The drone has become America’s counter-terrorism weapon of choice. But does drone warfare really further U.S. goals abroad?
In an almost-invisible campaign that started modestly under George W. Bush and expanded dramatically under Barack Obama, the United States has launched more than 1,600 drone strikes against targets in Afghanistan, Iraq, Pakistan, Yemen, Somalia, Libya and even, in one case, the Philippines, according to Micah Zenko of the Council on Foreign Relations.
The drones don’t endanger American military lives; the pilots are safe and snug in Djibouti or Nevada. But consider how those drone strikes appear if you are an ordinary civilian in, say, northwestern Pakistan.
You know you are in constant danger; a missile may strike your home at any time without warning. It’s not clear who’s shooting; the war and its combatants are officially secret. It’s not clear how you can avoid becoming a target; members of al-Qaida are fair game, of course, but what are their neighbors, cousins and grocery suppliers to do?
And if something goes awry, there’s no one to complain to; the CIA doesn’t have a customer service desk, and the government of Pakistan claims (falsely, in most cases) that it has no control over foreign missile strikes.
Drone strikes may be an efficient way to kill terrorists, but they’re no way to make friends.
That’s one of the messages of a stinging new report issued recently by a panel of experts convened by Washington’s independent Stimson Center, a thoroughly establishment group of former officials from both Democratic and Republican administrations. Blue-ribbon commissions in Washington often pull their punches; this one, chaired by retired Army Gen. John P. Abizaid and former Pentagon official Rosa Brooks, didn’t. Among its highlights:
>> Just because drone wars have succeeded in killing terrorists doesn’t mean they’re working. “The Obama administration’s heavy reliance on targeted killings as a pillar of U.S. counter-terrorism strategy rests on questionable assumptions and risks increasing instability,” the report warns. After a decade of drone strikes, it notes, we face more Islamist extremists, not fewer.
>> The widespread use of drones has created a backlash around the world, and not only in remote villages in Pakistan or Yemen. The report quotes retired Gen. Stanley McChrystal, the former U.S. commander in Afghanistan, warning that the tactic creates resentment “much greater than the average American appreciates.”
>> Reliance on drones for “targeted killing” has allowed the CIA and Pentagon to obscure exactly whom we are fighting. About the only thing the Obama administration has said on the subject is that it has aimed the drone program at “al-Qaida and associated forces.” But, as the report notes, while U.S. targeters may exercise great care in their decisions, the drone attacks still look perilously like “a secret war, governed by secret law.”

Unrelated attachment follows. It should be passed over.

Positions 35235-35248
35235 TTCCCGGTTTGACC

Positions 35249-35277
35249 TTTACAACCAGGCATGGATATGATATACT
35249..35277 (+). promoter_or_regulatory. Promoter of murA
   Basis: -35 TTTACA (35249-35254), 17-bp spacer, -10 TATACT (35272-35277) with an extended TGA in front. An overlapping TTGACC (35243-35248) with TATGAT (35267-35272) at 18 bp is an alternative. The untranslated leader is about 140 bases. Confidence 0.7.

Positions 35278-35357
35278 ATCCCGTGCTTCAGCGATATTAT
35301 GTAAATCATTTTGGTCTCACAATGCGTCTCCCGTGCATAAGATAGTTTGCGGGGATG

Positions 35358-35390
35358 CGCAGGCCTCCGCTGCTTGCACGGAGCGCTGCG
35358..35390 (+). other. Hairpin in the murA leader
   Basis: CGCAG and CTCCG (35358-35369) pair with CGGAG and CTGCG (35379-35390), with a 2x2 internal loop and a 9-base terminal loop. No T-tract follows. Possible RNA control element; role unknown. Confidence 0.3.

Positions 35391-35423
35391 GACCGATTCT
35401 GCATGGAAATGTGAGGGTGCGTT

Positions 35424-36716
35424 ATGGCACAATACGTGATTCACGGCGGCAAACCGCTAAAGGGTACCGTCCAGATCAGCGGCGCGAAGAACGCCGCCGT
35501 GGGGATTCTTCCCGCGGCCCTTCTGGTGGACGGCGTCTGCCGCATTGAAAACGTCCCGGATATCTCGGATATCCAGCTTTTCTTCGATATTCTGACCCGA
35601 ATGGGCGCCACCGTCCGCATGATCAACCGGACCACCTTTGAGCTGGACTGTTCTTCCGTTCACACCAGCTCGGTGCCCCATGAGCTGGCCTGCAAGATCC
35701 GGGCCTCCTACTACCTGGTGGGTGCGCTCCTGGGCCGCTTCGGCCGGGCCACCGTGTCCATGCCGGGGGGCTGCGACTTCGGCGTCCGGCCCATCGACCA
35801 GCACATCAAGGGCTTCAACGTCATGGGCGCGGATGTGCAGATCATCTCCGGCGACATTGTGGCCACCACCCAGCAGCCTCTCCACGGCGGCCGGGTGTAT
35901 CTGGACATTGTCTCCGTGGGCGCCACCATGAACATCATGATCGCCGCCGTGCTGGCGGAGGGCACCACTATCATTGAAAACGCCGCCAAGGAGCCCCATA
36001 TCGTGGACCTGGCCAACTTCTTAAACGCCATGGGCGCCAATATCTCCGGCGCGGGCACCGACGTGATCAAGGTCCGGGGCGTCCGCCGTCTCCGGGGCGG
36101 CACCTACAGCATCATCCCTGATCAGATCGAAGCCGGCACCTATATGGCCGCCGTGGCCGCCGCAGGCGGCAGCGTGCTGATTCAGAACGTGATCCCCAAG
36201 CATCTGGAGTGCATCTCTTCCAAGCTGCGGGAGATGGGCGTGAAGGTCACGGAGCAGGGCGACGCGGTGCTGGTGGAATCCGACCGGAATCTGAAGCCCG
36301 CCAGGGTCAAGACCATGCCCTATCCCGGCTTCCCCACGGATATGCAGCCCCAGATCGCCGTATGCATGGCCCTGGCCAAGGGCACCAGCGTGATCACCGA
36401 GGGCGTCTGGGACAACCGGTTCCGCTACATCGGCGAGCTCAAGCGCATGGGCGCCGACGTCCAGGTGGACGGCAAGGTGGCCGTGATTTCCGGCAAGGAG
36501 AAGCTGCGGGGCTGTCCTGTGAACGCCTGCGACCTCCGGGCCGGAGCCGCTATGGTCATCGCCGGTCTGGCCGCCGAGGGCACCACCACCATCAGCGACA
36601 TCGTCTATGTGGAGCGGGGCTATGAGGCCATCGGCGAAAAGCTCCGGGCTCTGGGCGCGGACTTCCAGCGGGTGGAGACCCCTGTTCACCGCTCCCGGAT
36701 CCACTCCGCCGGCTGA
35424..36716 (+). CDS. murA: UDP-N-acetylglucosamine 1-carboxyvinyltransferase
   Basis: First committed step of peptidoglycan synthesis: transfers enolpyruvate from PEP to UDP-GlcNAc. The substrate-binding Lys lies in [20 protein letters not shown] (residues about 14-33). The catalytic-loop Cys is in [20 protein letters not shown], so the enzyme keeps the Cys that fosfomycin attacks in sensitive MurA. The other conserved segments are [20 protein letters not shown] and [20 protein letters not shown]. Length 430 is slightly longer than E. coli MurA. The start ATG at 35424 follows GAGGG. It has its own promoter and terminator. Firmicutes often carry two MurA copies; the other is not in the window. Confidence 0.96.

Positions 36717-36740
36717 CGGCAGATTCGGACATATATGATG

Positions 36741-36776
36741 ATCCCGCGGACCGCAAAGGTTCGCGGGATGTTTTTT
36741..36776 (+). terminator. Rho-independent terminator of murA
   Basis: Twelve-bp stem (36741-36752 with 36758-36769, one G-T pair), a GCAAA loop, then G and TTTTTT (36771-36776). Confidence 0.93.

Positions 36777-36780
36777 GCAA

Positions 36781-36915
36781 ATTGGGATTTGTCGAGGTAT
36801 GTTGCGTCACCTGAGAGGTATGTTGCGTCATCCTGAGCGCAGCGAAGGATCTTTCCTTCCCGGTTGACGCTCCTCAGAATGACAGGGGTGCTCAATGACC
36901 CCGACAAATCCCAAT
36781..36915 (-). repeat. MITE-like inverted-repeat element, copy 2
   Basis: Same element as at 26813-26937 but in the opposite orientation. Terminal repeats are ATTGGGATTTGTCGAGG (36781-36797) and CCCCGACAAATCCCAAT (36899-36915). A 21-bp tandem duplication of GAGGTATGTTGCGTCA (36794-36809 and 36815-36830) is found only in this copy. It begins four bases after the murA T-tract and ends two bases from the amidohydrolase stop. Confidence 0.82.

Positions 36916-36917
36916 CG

>> Our drone policy could come back to haunt us once the U.S. loses its current near-monopoly in drone technology. China and Iran are already working on military drones, and Russia is unlikely to be far behind. If Vladimir Putin decided to use drones against anti-Russian militants in Ukraine, the report notes, “Russia could simply repeat the words used by U.S. officials defending U.S. targeted killings, asserting that it could not provide any evidence without disclosing sources and methods.”
>> The ease of using drones makes them seductively tempting to deploy. “The increasing use of lethal drones may create a slippery slope leading to continual or wider wars,” the panel warned. “Drones may lower the bar to enter a conflict, without increasing the likelihood of a satisfactory outcome.”
Given all those issues, the report notes, it might be a good moment for a pause in the drone wars. But don’t hold your breath waiting for that to happen. The administration has already said it may soon use the missiles on a new battlefield against the Islamic State of Iraq and the Levant.
The Stimson Center report gives the administration a smart list of policy proposals: a systematic review of drones’ costs and benefits; a commission on targeting, to show that we’re very careful about whom we kill; and an effort to establish international norms, so when Russia and Iran get drones some basic rules are in place.
I’ll add one more: The administration should make public its enemies list. It’s past time that the U.S. disclosed a list of organizations that qualify as “Al-Qaida associates,” and thus as legitimate targets for U.S. attack.
If secrecy is necessary in some cases, keep those secret. But even a partial list would be better than we have now: a secret war governed by secret law.